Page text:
Found in Translation: Miss Kim in Ann Arbor
Ji Hye Kim has been breaking rules about food since second grade.
“These little huts outside of school sold these dense rice cakes in a gochujang paste sauce, kind of a saucy stewed rice cake. They’re the favorite afternoon school snack of Korean children,” she says in a rare quite moment between lunch and dinner service at her restaurant, Miss Kim, in Kerrytown, Ann Arbor.
“My mother enrolled me in a program at school where we would get a little box of milk. I would give it to the rice cake lady in exchange for a snack.”
When the school found out—Kim wasn’t the only milk swapper—they banned the practice. But the rice cakes were worth the subterfuge. Kim kept sneaking out to get them—until a schoolmate blackmailed her. “He said if I’d do his penmanship homework, he would keep his mouth shut. So I had a choice: Be honorable. Or eat my rice cakes.”
The rice cakes won.
Over time, Kim’s tastes have evolved from the soupy texture of the original to a skewered version, deep-fried with a crispy outside and pillowy interior, on the Miss Kim menu. It’s a document that is in itself a personal journey through Korean food.
Naturally, it starts with kimchi, the fermented probiotic Korean condiment.
“We lived in an older-style house. It was square, with rooms built around open courtyard. All of our relatives were in walking distance, and they would all get together in the fall and make the kimchi for the year. I remember oceans and oceans of chili flakes, Mom wondering if she should get 50 or 100 heads of cabbage, and a crock so big that I could fit inside of it.”
When the family moved to New Jersey during Kim’s adolescence, they worked hard to keep traditions alive. That meant dumplings for the New Year and kimchi every fall. “A lot of these things are very communal, so our extended family and neighborhood were all part of it,” she says. “Mom insisted on making kimchi from scratch after working 16 hours.”
But having a mother who cooked everything from scratch does not automatically qualify one to open a restaurant. Following graduation from UMich, Kim returned to New Jersey and a career in the hospital industry. Meanwhile, her husband was located in Ann Arbor. When she decided to join him, she applied to three different area employers, who all contacted her.
In a sharp right turn on her resume, she turned down high-paying gigs in favor of an apprenticeship at Zingerman’s.
“I had to ask myself, ‘If I was going to work 70 hours a week, how did I want to spend it?’ ” Her passion for food won—“from hospital to hospitality,” she says with a laugh—and the path to her own restaurant began in earnest.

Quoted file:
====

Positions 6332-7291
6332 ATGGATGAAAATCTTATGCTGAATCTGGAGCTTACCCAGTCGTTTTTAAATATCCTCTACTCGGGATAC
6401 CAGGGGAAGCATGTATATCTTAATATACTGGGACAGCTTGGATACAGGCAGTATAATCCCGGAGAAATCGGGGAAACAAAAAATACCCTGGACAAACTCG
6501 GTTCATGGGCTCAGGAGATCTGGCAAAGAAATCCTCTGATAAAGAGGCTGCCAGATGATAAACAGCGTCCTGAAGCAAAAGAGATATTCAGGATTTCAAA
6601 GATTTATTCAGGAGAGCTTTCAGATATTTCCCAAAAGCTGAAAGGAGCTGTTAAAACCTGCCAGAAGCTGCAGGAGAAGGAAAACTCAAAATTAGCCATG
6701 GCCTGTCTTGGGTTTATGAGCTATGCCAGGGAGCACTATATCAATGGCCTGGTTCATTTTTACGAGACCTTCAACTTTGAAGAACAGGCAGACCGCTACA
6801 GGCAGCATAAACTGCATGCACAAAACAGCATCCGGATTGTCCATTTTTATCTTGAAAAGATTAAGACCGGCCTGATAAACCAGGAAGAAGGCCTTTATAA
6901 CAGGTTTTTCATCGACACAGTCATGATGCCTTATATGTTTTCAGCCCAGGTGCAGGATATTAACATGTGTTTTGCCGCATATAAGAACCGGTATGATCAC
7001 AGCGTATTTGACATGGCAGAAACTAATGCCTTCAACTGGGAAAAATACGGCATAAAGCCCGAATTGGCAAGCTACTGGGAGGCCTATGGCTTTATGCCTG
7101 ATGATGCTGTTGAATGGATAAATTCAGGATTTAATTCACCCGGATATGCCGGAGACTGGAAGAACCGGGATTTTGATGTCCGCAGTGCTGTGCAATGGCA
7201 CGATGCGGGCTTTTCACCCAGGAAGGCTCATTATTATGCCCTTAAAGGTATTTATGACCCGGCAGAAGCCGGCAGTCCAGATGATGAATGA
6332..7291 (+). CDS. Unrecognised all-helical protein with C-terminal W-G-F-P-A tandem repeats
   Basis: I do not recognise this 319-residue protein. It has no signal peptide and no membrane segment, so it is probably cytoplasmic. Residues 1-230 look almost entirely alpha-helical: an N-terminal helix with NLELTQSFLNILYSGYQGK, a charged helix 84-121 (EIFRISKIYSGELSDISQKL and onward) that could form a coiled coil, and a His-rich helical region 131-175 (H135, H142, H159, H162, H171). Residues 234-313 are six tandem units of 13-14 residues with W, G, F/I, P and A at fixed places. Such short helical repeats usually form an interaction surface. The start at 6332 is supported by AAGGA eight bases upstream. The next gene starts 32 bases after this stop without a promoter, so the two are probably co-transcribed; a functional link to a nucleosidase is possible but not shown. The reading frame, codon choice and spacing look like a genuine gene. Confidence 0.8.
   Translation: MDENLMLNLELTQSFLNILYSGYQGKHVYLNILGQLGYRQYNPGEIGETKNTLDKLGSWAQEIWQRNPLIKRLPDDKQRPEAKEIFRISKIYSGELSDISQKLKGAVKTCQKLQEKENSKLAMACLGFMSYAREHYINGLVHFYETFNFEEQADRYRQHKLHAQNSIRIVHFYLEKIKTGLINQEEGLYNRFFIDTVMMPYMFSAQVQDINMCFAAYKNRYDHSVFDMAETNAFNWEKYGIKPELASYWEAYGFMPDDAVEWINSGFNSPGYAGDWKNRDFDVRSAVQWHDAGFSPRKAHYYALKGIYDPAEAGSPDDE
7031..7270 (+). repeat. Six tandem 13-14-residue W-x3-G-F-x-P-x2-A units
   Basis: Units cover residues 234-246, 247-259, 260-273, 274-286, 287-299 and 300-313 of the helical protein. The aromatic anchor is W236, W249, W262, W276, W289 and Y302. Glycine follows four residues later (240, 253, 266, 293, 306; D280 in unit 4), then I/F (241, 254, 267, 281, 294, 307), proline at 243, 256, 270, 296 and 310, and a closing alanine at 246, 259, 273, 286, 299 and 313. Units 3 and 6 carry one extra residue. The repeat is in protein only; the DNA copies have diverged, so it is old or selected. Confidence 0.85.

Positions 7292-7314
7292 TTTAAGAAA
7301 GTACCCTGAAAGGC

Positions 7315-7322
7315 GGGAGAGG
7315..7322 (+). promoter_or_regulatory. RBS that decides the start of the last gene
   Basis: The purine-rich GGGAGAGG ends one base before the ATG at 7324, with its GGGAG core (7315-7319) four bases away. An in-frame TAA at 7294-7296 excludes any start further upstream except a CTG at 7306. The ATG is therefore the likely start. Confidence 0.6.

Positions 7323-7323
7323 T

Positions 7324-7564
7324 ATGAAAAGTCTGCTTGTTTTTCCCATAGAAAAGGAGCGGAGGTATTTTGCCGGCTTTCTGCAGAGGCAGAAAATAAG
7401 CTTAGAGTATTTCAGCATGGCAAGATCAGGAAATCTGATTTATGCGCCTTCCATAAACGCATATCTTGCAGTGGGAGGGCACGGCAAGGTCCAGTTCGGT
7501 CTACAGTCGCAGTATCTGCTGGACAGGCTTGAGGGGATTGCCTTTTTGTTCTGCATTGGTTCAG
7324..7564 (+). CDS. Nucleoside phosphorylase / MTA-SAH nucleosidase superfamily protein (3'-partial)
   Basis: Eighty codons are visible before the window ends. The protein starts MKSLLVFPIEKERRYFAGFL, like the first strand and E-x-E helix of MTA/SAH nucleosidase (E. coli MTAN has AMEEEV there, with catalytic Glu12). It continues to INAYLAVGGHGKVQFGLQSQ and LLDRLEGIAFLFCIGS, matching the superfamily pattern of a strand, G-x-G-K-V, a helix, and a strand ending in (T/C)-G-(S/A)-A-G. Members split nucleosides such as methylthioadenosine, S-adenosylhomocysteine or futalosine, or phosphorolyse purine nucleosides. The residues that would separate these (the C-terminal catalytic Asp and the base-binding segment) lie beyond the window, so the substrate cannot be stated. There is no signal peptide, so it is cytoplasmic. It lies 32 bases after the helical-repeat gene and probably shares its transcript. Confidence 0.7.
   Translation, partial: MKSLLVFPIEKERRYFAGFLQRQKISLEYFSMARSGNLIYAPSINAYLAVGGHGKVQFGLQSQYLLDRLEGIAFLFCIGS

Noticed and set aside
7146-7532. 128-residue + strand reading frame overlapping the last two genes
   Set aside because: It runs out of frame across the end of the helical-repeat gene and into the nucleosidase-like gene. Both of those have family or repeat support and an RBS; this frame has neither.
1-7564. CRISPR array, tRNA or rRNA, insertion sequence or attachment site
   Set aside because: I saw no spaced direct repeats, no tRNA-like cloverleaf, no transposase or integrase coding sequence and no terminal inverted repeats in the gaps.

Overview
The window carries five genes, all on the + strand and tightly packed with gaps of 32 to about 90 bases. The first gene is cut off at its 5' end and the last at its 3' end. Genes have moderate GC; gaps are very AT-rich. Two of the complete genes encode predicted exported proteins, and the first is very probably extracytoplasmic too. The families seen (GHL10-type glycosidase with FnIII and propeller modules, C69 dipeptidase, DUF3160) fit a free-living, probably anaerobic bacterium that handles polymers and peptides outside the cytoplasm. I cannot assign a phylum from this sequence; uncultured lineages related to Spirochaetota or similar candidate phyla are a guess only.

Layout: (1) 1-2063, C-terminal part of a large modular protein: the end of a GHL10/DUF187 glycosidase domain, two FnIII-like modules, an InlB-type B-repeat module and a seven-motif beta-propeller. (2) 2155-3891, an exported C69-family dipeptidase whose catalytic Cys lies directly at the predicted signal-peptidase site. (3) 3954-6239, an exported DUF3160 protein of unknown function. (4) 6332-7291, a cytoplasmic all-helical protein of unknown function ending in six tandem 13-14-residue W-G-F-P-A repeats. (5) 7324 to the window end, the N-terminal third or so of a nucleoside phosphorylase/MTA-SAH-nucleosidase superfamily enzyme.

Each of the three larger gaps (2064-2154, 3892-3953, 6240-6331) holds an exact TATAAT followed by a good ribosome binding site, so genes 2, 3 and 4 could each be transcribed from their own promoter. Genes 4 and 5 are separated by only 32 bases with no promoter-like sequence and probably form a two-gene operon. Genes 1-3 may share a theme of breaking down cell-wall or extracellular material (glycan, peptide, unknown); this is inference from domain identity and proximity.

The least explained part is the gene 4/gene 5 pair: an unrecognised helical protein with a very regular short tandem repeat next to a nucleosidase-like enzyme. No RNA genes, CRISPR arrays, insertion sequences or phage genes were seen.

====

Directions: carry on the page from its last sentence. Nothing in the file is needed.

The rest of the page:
She worked her way around the Zing’s organization, from the deli counter into management. And she began to discuss her vision for serving Korean food to the community with Zing founders Paul Saginaw and Ari Weinzweig. They encouraged her to start small, which translated to San Street, a wildly popular stop at Mark’s Carts offering pan-Asian treats.
When the time was right to expand to a bricks-and-mortar store, Kim broadened her experience even more. She worked for three weeks with Chef Hooni Kim in his renowned NYC restaurant, Hanjan. She added to her extensive collection of Korean cookbooks. She visited Korea multiple times, finding over 200 types of documented kimchi.
“In Korea, nothing is set as far as food influences go,” says Kim. “I’ve heard a lot of people here say that Korean cuisine does not use cilantro, but in one area I visited, they did. Other people insist that Korean cuisine has no dairy. Well, I found a recipe that tells you to boil ocean water with milk until it curdles. It’s very similar to ricotta.”
She’s careful to make an important distinction between tradition and authenticity.
“I can’t compete with someone’s authentic experience. To me, it’s the tradition and the intention of a dish. Like with kimchi, what’s important is the idea of preservation and what’s available in season. If my grandma were here, she would never pay double to triple the amount for a certain ingredient, especially if it has to be shipped in, because then it’s not going to be in top condition.”
That reasoning informs the restaurant’s dedication to working with seasonal produce sourced from local farms.
It’s all served up in the former Eve restaurant in Kerrytown, where white walls and minimal furnishings provide a serene environment that never distracts from the complex flavors and textures of the menu. Diners are encouraged to order several small plates between them and share.
“I like to think of Korean cuisine as having a lot of faith in the diner,” says Kim. “It’s very DIY food, and I find it very communal.”
And Miss Kim’s no-tipping policy fosters a collaborative, relaxed atmosphere. “It’s a very equitable approach,” says manager Amos Arinda. “The tip model is really unstable. Here, you’re always paid the same, so it takes the competitive element out, and results in a lot of staff camaraderie.”
It’s the culmination of the process of Kim putting “my wishes and dreams and vision out there.” Now they’re coming true in this place where she shares the food she loves with a community that loves it right back.
Not bad for a second-grade rebel.
Learn more at MissKimAnnArbor.com